Germany’s largest lender Deutsche Bank says it will challenge a $14 billion claim by the US Department of Justice to settle an investigation into its sale of mortgage-backed securities.
“Deutsche Bank has no intent to settle these potential civil claims anywhere near the number cited. The negotiations are only just beginning. The bank expects that they will lead to an outcome similar to those of peer banks which have settled at materially lower amounts,” Deutsche Bank said in a statement on Friday.
No details about the case have been publicized. Yet, reports say the sales of mortgage securities before the 2008 financial crisis lie at the heart of the case.
The claim against Deutsche Bank far exceeds its expectations that the DoJ would be looking for a figure of only up to 3 billion euros ($3.4 billion), Reuters reported.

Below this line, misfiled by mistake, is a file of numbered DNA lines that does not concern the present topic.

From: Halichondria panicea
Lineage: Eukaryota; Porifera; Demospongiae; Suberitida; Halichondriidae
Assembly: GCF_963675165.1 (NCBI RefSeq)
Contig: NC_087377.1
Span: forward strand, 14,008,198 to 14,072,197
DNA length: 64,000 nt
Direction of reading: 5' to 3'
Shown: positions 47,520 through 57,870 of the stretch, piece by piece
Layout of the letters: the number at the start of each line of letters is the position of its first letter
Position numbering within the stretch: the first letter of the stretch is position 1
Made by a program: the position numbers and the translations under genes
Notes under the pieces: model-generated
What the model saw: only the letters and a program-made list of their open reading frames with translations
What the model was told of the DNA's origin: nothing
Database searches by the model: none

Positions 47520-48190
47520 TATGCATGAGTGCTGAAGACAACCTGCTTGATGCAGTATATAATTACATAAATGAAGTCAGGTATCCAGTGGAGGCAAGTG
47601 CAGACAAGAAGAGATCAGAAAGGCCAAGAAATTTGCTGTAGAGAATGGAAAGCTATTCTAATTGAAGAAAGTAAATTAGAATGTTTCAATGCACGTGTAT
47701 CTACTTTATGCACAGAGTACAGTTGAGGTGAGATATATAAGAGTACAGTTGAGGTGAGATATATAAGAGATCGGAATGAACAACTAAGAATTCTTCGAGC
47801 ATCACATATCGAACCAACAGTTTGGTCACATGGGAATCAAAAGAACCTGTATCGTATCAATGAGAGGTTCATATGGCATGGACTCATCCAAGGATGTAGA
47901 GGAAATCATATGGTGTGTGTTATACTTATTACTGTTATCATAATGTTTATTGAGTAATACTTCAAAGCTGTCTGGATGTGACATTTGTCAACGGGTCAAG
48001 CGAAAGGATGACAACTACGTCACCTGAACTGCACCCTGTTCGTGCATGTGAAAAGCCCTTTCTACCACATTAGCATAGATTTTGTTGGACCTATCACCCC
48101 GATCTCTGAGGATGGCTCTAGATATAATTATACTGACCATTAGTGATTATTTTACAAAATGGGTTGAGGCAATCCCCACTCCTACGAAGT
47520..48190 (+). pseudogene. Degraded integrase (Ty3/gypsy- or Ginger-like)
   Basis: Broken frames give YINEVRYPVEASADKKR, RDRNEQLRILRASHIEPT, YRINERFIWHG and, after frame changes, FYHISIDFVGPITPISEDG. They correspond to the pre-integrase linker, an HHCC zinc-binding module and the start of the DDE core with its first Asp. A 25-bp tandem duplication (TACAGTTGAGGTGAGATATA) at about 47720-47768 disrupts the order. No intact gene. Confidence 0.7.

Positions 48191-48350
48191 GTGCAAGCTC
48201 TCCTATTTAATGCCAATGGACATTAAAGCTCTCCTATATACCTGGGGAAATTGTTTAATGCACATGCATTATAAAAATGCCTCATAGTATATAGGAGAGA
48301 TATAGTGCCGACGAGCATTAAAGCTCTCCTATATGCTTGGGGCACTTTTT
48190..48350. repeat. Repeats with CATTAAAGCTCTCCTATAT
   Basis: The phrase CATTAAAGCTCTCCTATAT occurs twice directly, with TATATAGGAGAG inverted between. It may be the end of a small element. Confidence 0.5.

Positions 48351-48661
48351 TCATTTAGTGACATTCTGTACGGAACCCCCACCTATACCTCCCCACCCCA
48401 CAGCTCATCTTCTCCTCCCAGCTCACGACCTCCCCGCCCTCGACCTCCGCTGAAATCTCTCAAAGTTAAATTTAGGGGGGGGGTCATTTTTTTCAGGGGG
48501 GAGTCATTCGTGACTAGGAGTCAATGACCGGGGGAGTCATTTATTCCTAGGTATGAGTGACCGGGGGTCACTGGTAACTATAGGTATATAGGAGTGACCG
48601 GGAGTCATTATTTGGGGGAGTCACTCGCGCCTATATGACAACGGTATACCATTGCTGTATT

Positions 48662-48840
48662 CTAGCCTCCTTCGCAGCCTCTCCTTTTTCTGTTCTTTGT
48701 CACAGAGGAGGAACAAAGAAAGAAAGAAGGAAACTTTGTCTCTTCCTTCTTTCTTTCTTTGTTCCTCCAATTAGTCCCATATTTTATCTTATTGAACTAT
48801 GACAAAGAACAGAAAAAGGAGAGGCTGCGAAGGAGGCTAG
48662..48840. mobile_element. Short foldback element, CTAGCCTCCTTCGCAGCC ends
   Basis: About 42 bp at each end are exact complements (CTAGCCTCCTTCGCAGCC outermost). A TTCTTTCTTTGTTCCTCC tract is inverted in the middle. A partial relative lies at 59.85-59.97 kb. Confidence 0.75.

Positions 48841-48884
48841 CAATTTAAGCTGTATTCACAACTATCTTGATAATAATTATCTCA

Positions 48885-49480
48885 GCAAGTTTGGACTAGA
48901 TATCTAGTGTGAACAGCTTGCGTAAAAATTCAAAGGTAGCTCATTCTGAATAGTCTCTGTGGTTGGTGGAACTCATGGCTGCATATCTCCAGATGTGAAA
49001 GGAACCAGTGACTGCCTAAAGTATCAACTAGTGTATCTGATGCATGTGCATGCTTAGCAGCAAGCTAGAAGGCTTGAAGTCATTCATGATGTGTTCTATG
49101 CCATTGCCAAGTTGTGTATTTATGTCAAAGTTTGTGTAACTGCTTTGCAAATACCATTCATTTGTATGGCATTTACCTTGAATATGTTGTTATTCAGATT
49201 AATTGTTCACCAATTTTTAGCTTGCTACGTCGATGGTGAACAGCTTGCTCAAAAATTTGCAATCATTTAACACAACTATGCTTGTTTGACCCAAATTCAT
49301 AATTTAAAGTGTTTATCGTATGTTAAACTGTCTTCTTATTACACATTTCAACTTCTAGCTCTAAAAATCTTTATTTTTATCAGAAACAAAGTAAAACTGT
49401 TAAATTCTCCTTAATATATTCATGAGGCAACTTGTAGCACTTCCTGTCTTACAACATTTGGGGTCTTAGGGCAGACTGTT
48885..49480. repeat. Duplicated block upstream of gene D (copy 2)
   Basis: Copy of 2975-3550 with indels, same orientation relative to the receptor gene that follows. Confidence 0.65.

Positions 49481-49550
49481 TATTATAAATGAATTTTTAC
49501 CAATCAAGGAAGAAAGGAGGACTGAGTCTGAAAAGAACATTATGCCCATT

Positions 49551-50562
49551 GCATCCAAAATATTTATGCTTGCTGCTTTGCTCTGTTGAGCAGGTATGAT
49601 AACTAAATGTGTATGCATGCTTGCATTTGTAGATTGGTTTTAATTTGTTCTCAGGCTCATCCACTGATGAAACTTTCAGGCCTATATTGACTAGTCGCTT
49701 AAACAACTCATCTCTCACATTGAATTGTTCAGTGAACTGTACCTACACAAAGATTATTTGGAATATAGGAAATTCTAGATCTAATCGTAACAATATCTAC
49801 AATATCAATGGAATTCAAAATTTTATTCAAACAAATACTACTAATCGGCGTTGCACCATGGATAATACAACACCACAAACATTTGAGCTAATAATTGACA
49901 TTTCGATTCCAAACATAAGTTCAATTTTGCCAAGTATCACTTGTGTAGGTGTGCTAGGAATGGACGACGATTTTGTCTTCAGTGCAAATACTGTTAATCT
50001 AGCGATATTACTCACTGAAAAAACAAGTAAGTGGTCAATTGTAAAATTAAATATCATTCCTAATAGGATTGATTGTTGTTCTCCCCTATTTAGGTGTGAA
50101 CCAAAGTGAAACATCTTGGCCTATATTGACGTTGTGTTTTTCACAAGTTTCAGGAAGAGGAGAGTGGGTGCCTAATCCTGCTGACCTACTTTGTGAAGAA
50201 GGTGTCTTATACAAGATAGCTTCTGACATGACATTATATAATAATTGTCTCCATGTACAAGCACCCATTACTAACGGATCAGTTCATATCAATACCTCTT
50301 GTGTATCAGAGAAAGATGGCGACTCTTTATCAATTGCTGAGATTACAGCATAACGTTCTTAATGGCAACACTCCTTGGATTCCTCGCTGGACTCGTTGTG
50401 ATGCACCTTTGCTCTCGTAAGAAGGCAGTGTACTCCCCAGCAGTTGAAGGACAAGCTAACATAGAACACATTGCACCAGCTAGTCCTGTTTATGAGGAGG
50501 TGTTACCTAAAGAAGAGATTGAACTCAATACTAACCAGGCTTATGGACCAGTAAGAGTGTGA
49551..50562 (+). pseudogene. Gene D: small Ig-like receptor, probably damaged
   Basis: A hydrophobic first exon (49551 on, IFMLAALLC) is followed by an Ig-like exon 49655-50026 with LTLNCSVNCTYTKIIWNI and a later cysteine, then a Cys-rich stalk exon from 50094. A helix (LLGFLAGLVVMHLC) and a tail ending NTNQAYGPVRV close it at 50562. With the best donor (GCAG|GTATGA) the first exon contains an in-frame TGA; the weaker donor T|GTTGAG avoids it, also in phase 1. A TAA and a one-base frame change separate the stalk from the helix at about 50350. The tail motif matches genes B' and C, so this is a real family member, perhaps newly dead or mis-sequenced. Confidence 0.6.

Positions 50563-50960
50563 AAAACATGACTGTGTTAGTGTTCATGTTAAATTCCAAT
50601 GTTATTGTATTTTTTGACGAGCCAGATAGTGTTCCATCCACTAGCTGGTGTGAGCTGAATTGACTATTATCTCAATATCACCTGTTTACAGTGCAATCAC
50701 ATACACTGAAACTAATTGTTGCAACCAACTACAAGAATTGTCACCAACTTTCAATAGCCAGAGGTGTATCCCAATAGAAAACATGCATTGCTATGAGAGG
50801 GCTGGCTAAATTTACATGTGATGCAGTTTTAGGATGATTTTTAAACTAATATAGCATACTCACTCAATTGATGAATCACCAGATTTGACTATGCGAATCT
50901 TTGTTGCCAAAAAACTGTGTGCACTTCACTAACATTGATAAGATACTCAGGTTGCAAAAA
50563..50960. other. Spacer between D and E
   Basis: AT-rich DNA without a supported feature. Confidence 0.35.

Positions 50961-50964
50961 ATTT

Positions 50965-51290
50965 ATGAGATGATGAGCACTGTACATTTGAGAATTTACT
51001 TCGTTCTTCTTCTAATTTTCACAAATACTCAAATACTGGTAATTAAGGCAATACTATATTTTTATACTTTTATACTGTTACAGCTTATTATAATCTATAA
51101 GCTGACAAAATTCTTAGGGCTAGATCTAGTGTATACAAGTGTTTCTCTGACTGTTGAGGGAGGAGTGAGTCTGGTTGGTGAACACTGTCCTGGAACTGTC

European stocks wrapped up in negative territory Friday in reaction to the case against Deutsche Bank.Royal Bank of Scotland and Barclays both fell over 5%, while Credit Suisse and UBS fell over 3%. French lenders BNP Paripas and Societe Generale both fell over 2%.
Deutsche Bank’s shares stumbled 8.5%, wiping off roughly €1.5 billion from the German lenders’ market capitalization.
Other big banks have reached deals in recent years with US authorities over their mortgage activities in the run-up to the financial crisis. Earlier this year, Goldman Sachs agreed to pay $5.1 billion to put to rest claims over its dealings.